The Search API is a very simple API that returns a set of people at UCL given a query that you pass to it. As such it enables you to look up anyone you might interact with at UCL, for example as part of a Slack integration 👇
The Timetable API lets a UCL API app access student’s personal timetables (authorised via OAuth) or the timetable for a specific module. At the UCL API Hackathon, one app that used the timetable API calculated how late you can get up in the morning and still make it to your first lecture in time. Another helped you with selecting electives based on whether they clash with your core modules.
October 2017: UCL API Hackathon
As already mentioned a few times, in October 2017 we also had our inaugural hackathon focused on UCL API. We had a ton of fun over the two days and marvelled at the creativity of the projects that came out of it.
November 2017: Launch of Resources API
The Resources API exposes the availability of desktop machines in various UCL computer labs and was added to our growing list of APIs in November 2017.
March 2018: Launch of Workspaces API
Screenshot of ‘UCL Assistant’ using the Workspaces API
The Workspaces API shows granular availability of individual seats across UCL libraries. While not incorporated into many projects yet, this API will allow apps to show detailed information and make informed recommendations about the ideal library or study space that students should go to at any given time.
5 Tips if you want to build an API at your university
Building a university API has been a fun challenge for us so far, but we’re far from done! The following section includes a few pieces of advice that we have gathered over the last 2+ years. Hopefully these tips can help you in building an API for your university.
Building trust is by far the most important piece of advice we can offer. You’re a group of students trying to convince staff of something that is risky for them to approve without any tangible benefit AND you’re also asking for money to do it.
In our experience, the only way to overcome this perception of high risk and lack of tangible benefit is time. As you spend time with staff, listen to them, continuously repeat what you’re trying to accomplish, and view the situation from their perspective, many of these seemingly insurmountable problems will go away.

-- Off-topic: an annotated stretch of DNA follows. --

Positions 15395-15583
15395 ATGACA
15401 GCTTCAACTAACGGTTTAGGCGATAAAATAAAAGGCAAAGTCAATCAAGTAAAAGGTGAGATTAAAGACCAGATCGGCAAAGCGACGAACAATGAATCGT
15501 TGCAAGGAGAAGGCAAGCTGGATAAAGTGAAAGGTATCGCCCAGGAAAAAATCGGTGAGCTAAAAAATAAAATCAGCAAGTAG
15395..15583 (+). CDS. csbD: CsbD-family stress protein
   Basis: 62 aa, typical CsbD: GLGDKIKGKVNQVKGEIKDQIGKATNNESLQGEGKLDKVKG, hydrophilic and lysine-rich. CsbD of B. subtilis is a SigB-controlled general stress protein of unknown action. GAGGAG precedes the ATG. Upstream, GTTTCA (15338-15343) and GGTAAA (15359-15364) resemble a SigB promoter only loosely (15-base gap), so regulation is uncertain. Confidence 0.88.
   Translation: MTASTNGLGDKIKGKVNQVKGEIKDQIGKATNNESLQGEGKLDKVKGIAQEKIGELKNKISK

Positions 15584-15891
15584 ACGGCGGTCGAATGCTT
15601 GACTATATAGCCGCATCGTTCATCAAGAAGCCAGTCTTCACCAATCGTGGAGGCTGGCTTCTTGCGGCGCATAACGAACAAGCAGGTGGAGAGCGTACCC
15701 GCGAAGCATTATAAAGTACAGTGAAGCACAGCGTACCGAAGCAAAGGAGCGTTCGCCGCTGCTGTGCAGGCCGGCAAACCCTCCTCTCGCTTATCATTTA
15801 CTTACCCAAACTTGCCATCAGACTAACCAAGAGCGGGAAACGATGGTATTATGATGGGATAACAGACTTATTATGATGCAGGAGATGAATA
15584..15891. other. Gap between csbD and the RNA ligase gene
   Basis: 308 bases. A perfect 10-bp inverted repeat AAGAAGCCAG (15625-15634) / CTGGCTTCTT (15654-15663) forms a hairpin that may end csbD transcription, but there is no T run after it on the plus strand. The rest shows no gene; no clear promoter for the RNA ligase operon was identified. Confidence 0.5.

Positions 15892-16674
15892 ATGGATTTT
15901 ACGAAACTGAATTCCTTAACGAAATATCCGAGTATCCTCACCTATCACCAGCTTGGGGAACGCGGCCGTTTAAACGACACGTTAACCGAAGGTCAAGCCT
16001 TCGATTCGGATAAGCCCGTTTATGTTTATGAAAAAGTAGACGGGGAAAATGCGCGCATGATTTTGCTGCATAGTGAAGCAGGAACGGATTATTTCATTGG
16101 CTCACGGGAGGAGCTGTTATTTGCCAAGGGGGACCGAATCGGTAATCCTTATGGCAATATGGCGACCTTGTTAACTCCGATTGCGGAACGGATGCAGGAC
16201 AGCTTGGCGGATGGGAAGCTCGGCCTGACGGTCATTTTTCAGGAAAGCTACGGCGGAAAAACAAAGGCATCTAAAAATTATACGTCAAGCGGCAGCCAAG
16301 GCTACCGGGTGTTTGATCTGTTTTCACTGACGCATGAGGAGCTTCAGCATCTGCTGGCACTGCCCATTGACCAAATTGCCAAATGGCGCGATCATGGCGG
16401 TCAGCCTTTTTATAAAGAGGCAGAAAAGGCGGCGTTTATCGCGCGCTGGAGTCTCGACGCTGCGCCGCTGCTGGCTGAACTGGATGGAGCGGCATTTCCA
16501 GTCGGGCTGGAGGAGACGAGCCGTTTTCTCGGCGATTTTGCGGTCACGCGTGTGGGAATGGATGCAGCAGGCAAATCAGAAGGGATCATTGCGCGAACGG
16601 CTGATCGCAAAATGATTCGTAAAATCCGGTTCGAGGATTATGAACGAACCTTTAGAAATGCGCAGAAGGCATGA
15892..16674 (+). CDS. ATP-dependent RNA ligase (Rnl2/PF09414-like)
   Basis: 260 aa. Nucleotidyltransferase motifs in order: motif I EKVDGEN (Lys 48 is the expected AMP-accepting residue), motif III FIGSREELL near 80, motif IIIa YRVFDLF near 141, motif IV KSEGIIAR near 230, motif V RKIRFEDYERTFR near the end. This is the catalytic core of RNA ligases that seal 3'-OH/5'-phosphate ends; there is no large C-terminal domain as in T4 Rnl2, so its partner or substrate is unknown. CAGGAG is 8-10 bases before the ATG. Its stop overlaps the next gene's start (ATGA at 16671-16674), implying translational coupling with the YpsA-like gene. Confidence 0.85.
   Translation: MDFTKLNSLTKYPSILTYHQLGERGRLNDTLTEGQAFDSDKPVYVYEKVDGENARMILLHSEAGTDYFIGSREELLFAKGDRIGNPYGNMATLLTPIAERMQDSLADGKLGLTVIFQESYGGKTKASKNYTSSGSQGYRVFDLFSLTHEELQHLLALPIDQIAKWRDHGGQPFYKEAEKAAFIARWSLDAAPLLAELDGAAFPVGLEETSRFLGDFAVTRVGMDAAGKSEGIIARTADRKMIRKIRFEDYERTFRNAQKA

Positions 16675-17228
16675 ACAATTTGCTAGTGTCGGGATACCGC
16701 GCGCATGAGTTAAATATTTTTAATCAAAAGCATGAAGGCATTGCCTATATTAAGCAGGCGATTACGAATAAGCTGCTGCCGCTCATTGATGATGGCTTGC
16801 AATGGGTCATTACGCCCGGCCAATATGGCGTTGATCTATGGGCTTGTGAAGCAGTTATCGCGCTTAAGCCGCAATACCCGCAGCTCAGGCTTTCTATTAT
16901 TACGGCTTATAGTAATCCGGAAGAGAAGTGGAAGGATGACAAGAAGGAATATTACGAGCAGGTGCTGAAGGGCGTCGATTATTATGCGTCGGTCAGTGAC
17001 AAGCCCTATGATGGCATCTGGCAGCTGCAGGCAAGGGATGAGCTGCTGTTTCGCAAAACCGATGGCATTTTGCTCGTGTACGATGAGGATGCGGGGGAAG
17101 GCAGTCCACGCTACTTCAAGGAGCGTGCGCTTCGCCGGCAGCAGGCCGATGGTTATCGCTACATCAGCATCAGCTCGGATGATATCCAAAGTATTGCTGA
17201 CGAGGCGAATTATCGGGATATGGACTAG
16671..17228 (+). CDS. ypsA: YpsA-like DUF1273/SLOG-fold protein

Fundamentally what you are doing is building trust with staff. Trust in your ability to actually pull this off technically. Trust in your ability to not create a huge security vulnerability. Trust in that this project won’t just be dumped when you graduate. At some point, staff may even realise that this student-led, outside-the-box project *could *make them look good in the eyes of their superiors. That’s the point you want to get to!
The only problem with this piece of advice is that it requires time, and lots of it! From our initial interaction with the IT department it took 3 months to get in front of the right people, 7 months to get taken seriously, 12 months before we managed to deliver on the first part of our original vision, and another 4 after that to get paid.
Try to ignore the doubters
People will keep telling you that what you’re doing won’t happen, because how could it?!?!? Some folks gave us long lectures about problems that we hadn’t yet encountered but that we absolutely will and that would slow us down tremendously or even render the whole effort a failure. We never encountered those problems.